Exxon Mobil knows more about the future of energy policy than Congress does

In the weeks before President Barack Obama took his oath of office, Exxon Mobil CEO Rex Tillerson determined to get a march on the new, less greenhouse-gas-emitter-friendly world that he and almost everyone else believed was coming, in the form of some sort of carbon-trading system. Tillerson was so certain of facing this new set ...

Alex Wong/Getty Images
Alex Wong/Getty Images
Alex Wong/Getty Images

In the weeks before President Barack Obama took his oath of office, Exxon Mobil CEO Rex Tillerson determined to get a march on the new, less greenhouse-gas-emitter-friendly world that he and almost everyone else believed was coming, in the form of some sort of carbon-trading system. Tillerson was so certain of facing this new set of circumstances that he went to Washington to push publicly for something that Exxon opposed constitutionally: A straightforward tax on carbon.

As we all know now, the political sausage machine on Capitol Hill chewed up cap and trade, and the conventional wisdom now is that if such a system ever does materialize, it may be decade or more down the road. So it's surprising to find that Tillerson's lobbying wasn't just a matter of short term political triage -- he actually believes this stuff.

In the weeks before President Barack Obama took his oath of office, Exxon Mobil CEO Rex Tillerson determined to get a march on the new, less greenhouse-gas-emitter-friendly world that he and almost everyone else believed was coming, in the form of some sort of carbon-trading system. Tillerson was so certain of facing this new set of circumstances that he went to Washington to push publicly for something that Exxon opposed constitutionally: A straightforward tax on carbon.

As we all know now, the political sausage machine on Capitol Hill chewed up cap and trade, and the conventional wisdom now is that if such a system ever does materialize, it may be decade or more down the road. So it’s surprising to find that Tillerson’s lobbying wasn’t just a matter of short term political triage — he actually believes this stuff.

Exxon appears truly to believe that lawmakers are bound eventually to regulate carbon dioxide emissions through what Democrats call a price and Republicans call a tax. That belief underlies Exxon’s huge, bet-the-company play on natural gas, according to the New York Times’ Clifford Krauss. Exxon is in a partnership with Qatar on the world’s largest liquefied natural gas plant, and in December bought XTO, a shale-gas behemoth.

Krauss writes of a chat with William Colton, Exxon’s vice president for corporate strategic planning, who explains the big picture in Exxon’s thinking. (Some background: This blog has written about Exxon’s credibility problems with Wall Street, which has pummeled the company’s shares since its XTO acquisition, though the price has been slowly climbing back since a July low.) The big reason is low natural gas prices. But gas prices, and Wall Street’s reaction, haven’t made Exxon flinch. In fact, as we learned last week, Exxon has doubled-down on its gas bet with the purchase of Ellora Energy, which among other assets owns leases in Oklahoma’s Haynesville shale gas play.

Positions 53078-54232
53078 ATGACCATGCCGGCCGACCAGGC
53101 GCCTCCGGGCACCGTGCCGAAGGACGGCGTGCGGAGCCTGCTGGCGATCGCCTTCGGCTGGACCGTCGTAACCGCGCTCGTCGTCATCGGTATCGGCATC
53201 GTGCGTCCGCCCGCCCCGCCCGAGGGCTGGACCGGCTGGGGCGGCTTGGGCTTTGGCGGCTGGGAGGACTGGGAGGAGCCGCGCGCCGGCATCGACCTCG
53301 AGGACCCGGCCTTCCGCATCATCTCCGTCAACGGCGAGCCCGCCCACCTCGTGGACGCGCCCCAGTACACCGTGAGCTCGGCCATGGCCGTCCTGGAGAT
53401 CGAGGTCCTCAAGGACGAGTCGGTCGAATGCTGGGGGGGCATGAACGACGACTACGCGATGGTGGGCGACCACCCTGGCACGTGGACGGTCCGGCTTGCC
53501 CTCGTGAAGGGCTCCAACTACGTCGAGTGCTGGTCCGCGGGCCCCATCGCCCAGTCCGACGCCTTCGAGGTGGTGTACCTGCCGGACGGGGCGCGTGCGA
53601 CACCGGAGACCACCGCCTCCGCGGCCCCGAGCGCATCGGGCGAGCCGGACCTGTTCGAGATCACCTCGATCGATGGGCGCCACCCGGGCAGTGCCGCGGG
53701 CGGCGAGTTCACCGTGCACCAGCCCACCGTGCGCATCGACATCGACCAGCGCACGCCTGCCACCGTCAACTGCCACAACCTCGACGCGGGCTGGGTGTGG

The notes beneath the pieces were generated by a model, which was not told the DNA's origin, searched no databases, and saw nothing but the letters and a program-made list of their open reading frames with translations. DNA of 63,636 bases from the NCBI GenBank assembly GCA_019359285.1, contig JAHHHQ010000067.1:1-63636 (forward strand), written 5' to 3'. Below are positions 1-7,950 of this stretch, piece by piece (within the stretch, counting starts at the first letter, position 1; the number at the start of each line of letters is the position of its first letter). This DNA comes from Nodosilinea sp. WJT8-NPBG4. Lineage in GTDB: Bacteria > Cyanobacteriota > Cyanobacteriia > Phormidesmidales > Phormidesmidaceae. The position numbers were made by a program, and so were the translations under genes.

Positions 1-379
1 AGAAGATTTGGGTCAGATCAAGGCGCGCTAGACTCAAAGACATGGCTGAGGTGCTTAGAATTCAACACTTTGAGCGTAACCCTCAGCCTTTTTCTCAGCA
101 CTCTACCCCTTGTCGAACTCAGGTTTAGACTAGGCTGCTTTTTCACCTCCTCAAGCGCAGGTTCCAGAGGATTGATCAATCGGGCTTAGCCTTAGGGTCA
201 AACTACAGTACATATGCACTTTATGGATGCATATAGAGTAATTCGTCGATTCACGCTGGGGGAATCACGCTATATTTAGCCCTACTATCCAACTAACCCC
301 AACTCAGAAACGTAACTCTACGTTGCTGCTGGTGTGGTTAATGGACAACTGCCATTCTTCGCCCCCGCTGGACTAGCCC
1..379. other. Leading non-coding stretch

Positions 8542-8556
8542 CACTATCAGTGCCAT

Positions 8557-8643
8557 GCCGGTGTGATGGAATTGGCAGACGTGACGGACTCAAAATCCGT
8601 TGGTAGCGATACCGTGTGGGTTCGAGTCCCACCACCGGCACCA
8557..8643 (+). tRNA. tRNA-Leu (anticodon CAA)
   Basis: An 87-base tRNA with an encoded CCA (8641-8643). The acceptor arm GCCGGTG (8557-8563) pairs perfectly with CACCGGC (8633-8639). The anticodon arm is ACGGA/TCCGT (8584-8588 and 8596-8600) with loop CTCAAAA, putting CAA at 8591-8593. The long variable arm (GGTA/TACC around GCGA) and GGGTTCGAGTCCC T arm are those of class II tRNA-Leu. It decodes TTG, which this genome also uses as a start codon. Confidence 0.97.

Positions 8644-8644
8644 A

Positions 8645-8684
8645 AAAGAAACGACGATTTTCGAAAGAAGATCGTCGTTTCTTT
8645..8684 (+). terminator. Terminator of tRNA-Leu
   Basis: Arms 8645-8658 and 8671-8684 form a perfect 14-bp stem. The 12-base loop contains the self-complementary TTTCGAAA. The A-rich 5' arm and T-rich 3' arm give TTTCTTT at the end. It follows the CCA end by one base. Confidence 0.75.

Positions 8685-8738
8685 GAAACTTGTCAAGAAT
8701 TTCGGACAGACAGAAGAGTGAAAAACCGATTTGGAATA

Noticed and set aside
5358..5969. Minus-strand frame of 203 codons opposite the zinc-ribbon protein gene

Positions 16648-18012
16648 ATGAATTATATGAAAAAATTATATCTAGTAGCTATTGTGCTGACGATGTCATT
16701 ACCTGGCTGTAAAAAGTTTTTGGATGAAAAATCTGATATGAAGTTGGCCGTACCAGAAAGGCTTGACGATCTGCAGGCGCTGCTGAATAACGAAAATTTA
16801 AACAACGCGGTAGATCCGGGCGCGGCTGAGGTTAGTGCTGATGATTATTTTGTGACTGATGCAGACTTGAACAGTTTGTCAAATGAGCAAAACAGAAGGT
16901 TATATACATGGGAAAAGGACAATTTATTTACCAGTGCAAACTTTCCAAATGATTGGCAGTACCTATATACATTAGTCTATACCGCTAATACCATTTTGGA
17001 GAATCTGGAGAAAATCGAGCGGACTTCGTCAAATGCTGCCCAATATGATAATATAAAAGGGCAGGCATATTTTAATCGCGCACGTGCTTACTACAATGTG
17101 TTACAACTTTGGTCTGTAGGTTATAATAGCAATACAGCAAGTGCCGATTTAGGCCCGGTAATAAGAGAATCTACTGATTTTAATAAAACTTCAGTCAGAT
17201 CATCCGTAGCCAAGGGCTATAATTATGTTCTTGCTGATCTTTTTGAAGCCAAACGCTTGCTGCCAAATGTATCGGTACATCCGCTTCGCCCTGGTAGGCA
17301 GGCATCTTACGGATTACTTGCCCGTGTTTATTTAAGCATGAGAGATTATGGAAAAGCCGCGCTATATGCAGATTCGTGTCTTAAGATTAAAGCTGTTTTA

This blog is also contrarian on gas — O&G has written repeatedly that China, for one, is bound to turn hugely to natural gas in the coming decades, mainly for political reasons (the Communist Party is disinclined to be drawn and quartered by an increasingly restive populace unhappy with coal-fired pollution). Gas prices will come back, and validate players like Exxon.

That is precisely where Exxon sees the rubber hitting the road on natural gas. Exxon’s guess is that “at some point, various governments are going to adopt some kind of cost of carbon,” Colton tells Krauss. Carbon emissions policy is “the elephant in the room,” he says, and underlies Exxon’s gas calculus: Faced with a price on carbon emissions, the world’s power generating companies will opt for natural gas, since it puts out just 60 percent of the CO2 of coal. Here is Colton:

While nuclear has an important role to play, you can’t do that fast. And then you have that power generation C.E.O. sitting there, and thinking, for my next big plant should I make it gas or coal? Well, it’s pretty easy if you think there is going to be any risk of a carbon cost, with natural gas being 60 percent cleaner, gas just makes sense.

<p> Steve LeVine is a contributing editor at Foreign Policy, a Schwartz Fellow at the New America Foundation, and author of The Oil and the Glory. </p>

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